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Walk the talk: sustainable travelling exhibitions

Travelling exhibitions have recently been criticised for their environmental footprints. Most of them transit their crates via trucks or shipping containers, which use fossil fuels, and often use plastic wrap to palletise the items. Works of art and artefacts most often transit via special air cargo. While the pandemic pushed for “digital” exhibitions to be printed locally, which may seem more sustainable, what happens with the waste if no one else reuses it? With science centres and museums becoming more and more involved in climate action, is there a way to reduce the carbon footprint of these important educational offerings?

The aim of this reverse session will be for the speakers to share their experiences, and question together how we can make travelling exhibitions more sustainable. Speakers will be both live and virtual, reflecting the considerations given to the carbon footprint of travel by our panel.

This session is part of the Biodiversity and climate crisis conference track.


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Session speakers

Director, Exhibitions
Canadian Museum of History
Ingenium - Canada's Museums of Science and Innovation recently committed to buying the carbon offsets to go carbon neutral for all of Ingenium's Travelling Exhibitions shipping. Julie will share her experience with getting an organization on board with greening initiatives and the sustainability challenges when working with clients in remote areas.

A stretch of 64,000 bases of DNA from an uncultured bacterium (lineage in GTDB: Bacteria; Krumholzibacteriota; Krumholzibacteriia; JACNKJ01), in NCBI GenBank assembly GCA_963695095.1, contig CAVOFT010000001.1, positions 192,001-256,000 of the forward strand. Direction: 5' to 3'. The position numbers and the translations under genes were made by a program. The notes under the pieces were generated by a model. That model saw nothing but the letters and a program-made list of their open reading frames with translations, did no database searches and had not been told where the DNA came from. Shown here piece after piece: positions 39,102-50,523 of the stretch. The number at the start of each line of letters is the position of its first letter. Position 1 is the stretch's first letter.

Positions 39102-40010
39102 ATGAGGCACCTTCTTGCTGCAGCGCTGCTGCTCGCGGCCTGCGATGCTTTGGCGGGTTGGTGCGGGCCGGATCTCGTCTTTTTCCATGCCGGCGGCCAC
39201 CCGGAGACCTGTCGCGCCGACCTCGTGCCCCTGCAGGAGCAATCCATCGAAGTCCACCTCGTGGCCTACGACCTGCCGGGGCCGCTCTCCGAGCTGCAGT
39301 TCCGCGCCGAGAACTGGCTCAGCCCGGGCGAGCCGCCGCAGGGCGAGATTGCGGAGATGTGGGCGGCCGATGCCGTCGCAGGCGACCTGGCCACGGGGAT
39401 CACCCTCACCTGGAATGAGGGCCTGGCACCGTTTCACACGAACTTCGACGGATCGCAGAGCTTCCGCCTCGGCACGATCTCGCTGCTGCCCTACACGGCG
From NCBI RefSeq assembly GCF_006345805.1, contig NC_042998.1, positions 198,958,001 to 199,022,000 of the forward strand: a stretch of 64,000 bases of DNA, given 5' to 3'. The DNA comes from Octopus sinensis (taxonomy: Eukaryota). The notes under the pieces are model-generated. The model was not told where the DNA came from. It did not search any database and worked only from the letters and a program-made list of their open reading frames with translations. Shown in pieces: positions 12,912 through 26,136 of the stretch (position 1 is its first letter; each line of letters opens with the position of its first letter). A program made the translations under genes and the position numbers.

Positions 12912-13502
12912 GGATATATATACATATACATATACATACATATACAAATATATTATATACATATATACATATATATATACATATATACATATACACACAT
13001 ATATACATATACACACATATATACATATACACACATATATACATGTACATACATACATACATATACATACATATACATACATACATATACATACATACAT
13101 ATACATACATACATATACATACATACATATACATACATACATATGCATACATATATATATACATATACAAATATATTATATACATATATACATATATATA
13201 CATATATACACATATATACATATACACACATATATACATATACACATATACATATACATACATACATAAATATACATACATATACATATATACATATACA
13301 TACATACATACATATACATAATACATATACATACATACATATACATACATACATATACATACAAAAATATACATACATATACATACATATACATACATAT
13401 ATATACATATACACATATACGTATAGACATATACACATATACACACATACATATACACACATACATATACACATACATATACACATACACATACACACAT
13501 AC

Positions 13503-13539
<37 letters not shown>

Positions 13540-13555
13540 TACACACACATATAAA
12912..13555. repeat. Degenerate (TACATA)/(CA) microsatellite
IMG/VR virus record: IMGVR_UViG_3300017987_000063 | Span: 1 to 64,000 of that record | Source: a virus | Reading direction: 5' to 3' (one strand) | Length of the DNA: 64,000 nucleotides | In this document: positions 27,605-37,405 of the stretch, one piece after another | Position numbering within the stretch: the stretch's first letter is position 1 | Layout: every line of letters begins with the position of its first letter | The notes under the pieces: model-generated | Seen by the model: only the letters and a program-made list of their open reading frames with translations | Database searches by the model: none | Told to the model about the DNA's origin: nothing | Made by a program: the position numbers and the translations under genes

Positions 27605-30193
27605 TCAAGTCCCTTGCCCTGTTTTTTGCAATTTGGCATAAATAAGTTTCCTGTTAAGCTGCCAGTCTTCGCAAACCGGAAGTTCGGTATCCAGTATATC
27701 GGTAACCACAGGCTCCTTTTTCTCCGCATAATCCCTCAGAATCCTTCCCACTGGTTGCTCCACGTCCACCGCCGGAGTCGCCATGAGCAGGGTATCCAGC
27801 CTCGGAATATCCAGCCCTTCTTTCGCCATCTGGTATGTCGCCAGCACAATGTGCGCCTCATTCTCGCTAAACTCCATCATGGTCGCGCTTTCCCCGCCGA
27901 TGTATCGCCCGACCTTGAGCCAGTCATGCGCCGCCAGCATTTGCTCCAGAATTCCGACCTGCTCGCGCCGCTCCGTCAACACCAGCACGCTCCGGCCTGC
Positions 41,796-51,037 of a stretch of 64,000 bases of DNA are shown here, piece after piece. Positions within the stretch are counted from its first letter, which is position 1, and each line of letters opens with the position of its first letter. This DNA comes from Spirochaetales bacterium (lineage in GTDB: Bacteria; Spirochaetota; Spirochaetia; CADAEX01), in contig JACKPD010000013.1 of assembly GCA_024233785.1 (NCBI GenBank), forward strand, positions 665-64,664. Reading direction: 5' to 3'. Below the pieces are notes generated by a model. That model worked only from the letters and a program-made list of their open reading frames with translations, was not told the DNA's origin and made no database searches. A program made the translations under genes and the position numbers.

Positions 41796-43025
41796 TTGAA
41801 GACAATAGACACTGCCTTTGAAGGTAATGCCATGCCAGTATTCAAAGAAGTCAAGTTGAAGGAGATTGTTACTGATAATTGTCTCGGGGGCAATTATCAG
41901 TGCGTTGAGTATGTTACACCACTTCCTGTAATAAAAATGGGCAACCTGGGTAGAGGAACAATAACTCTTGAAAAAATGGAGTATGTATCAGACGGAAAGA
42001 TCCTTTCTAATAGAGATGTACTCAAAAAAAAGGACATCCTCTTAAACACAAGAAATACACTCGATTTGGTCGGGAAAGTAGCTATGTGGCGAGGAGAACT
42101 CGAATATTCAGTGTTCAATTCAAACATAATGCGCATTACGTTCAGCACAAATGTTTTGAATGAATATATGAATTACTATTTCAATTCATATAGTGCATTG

United Kingdom
As a for-profit company, Tim is showing leadership by delivering fully climate neutral touring exhibitions as part of Nomad’s pledge to the UN’s “Climate Neutral Now” initiative. Nomad has developed innovative techniques to meet this pledge and shares this knowledge widely with other similar stakeholders and organisations.
Director and Driver
As a museum veteran, and being the voice for smaller museums, Michael has been advocating for sustainable exhibitions “without waying it”, by using the 3 R: Reuse, Reduce, Recycle.
Exhibition Manager
Tobias will give examples of the use of durable materials in the scenographic design of exhibitions. In the travelling exhibition "Up to Space", a system of poles and joints is used. It allows maximum flexibility, can be used far beyond the end of the exhibition and thus reduces the material input.